Readers, what do you think? Are you excited about Stanley Black & Decker bringing Craftsman back to the states? Do the potential warranty issues concern you? Let us know in the comments!


Contributing Writer

Sean is a freelance writer and photojournalist working in the Hampton Roads region. He has been a writer, adventure motorcyclist, drag racer, data nerd, shade-tree mechanic, and tornado chaser. Recommend good beers to him on Twitter at @wxgeek.
DealNews may be compensated by companies mentioned in this article. Please note that, although prices sometimes fluctuate or expire unexpectedly, all products and deals mentioned in this feature were available at the lowest total price we could find at the time of publication (unless otherwise specified).
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10 comments
Enough-enough-ENOUGH
First off, warranty shmarranty. Almost EVERY hand tool sold in the U.S.over the last 15 years has it! It's a farce, cheap marketing strategy. Of the 5% or so of hand tools that DO end up actually getting replaced, it's not even worth the ink for most companies to write in the books.
I just went through (and lost) a post- divorce lost/stolen property hearing and her attorney introduced an ad for a COMPLETE Craftsman socket set for $199 as opposed to the $300 or so I was asking for in used sockets, not even a full set of all drive sizes. I told the court straight out that my 45 year old Craftsman sockets were far better than any of the junk Crapsman has sold in the last 15 years (guess the judge didn't buy it though). Out a lifetime of tools, don't get married unless you value your wife over your tools NO MATTER WHAT! IMHO..
Mk10
This is the best thing that could happen to the Craftsman brand name. Stanley Black & Decker (SWK) has taken B & D from the shadow of its former self to a lower-priced line of tools that work, have a good warranty, and are starting to get decent user reviews. SWK also just bought controlling interest in the their own factory in China that they can control for manufacturing and production, chooses overseas manufacturers wisely (unlike Sears over the last 15-20 years), wants to bring Craftsman hand tool production back to the US, and has fantastic customer service, not to mention top-flight upper management who actually know what's going on in the real world. SWK will make Craftsman tools worthy of the marque again, instead of examples of what the lowest-common-denominator bid could produce.
Mk10
This is the best thing that could happen to the Craftsman brand name. Stanley Black & Decker (SWK) has taken B & D from the shadow of its former self to a lower-priced line of tools that work, have a good warranty, and are starting to get decent user reviews. SWK also just bought controlling interest in the their own factory in China that they can control for manufacturing and production, chooses overseas manufacturers wisely (unlike Sears over the last 15-20 years), wants to bring Craftsman hand tool production back to the US, and has fantastic customer service, not to mention top-flight upper management who actually know what's going on in the real world. Hell, SWK will make Craftsman tools worthy of the marque again, instead of examples of what the lowest-common-denominator bid could produce.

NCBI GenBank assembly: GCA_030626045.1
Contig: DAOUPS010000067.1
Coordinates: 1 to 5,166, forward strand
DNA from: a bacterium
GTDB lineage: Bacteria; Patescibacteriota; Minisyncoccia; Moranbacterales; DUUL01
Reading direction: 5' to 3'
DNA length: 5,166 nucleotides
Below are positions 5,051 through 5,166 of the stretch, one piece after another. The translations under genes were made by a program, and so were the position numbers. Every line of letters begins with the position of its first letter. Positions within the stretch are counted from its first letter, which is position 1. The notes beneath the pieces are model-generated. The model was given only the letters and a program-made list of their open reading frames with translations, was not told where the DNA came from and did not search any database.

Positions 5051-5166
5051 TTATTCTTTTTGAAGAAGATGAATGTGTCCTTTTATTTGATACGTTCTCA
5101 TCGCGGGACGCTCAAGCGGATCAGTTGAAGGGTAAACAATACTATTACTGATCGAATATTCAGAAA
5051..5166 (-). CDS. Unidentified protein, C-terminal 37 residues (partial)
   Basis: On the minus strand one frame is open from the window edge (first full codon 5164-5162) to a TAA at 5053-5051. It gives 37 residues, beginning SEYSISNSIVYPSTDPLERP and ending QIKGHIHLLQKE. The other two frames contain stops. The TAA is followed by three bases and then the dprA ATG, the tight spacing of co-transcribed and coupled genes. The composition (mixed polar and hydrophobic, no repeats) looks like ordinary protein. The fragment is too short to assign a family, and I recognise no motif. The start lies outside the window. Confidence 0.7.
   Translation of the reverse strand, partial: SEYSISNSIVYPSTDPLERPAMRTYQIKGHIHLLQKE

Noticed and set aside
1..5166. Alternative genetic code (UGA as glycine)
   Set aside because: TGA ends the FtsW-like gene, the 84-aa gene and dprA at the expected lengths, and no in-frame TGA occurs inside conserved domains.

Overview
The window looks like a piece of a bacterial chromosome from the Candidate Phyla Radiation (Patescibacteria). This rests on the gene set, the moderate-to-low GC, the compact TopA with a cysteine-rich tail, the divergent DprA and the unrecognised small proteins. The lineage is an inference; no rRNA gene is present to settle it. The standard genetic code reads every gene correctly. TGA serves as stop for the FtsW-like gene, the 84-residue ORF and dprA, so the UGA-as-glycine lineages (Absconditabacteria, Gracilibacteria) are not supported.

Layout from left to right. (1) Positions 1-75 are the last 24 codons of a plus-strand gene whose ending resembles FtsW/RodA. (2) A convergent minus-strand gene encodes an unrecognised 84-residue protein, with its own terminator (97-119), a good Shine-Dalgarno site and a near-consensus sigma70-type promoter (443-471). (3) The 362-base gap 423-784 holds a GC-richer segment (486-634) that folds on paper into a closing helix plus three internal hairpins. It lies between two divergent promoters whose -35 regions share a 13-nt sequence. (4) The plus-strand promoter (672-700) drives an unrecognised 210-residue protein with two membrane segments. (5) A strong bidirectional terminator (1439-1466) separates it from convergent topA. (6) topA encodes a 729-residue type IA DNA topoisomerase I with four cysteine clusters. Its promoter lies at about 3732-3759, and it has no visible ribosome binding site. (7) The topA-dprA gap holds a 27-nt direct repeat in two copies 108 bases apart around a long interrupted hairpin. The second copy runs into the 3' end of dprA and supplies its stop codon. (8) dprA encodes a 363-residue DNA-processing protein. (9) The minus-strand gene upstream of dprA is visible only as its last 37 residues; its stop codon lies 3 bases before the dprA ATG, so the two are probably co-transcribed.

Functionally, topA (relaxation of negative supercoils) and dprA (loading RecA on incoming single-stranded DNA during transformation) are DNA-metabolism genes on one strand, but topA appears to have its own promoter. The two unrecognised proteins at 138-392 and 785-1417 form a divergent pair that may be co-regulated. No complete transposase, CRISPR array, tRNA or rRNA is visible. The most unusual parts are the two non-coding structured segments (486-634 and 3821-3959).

BlueOak
Craftsman tools have been total crap for a decade or longer. The only way to buy them now is when they're virtually free via the silly Sears "Shop" points... or when you find 20-30 year old really good Craftsman tools at estate sales - those were solid tools.

What doesn't make sense from Stanley B&D's perspective... how in the heck are they going to restore the historical higher quality image of Craftsman when with this deal they've allowed Sears to continue to make ever crappier and crappier Craftsman tools the existing Sears way in parallel???

Makes no sense. One would think Stanley B&D would have been smarter. Didn't B&D take full control of GE's countertop appliances when they bought them?
BlueOak
Haha! "...Sears will also score a royalty-free license to source and sell Craftsman products for 15 years..."

So Sears actually believes the 'longest bankruptcy going out of business sale in US history' is going to run *another* 15 longggg years? Lol.
Al-in-SoCal
It is so sad what has happened to Sears during the past decade. My mom retired from there, and I don't even want to tell her about the Craftsman sale - she's not a newshound.

We went to Sears to buy her an adjustable bed - $3K - very nice. The delivery came in days late, and then the bed was damaged - as told by the delivery crew. Then trying to reschedule they told her that SHE cancelled the bedframe order?!? I went online & bought it at Bed, Bath & Beyond for $400 less + $300 rebate - and it was delivered ON TIME. Needless to say she was sad about the ordeal ... very sad indeed.
ray62
this is likely going to be bad for black& Decker unless they bring the price way down to compete with other tools. Some of the other brands have dropped their price to about half of craftsman and have the lifetime warranty and these tools have as good or better quality.
fcastro
Are you kidding me? Even if craftsman tools are being made all over the place, they are leaps and bounds above black and decker. B&d now owns most tool brands including Dewalt. Regardless B&d tools are the bottom of the barrel. There power tools and batteries are total garbage.
joe1512
This is an odd move. Who considers Craftsman products to be any better than black and decker anymore? They are all cheaply made in china nowdays.
I fail to see how B&D gains much from acquiring the greatly-diminshed Craftsman brand.
CinciShopper
This deal doesn't honestly do anything for me. I have plenty of Craftsman tools but then again I have plenty "decent" quality Kobalt tools as well.

20 years ago there was a huge difference between say a Craftsman tool and brand X but not so much anymore. The off brands have gotten a lot better and Craftsman have gotten junkier.

In my opinion Black & Decker already makes better hand power tools than the Craftsman ones and that ain't saying much.

If you want top shelf "quality tools" buy Snap-On tools but then again who wants to pay those prices.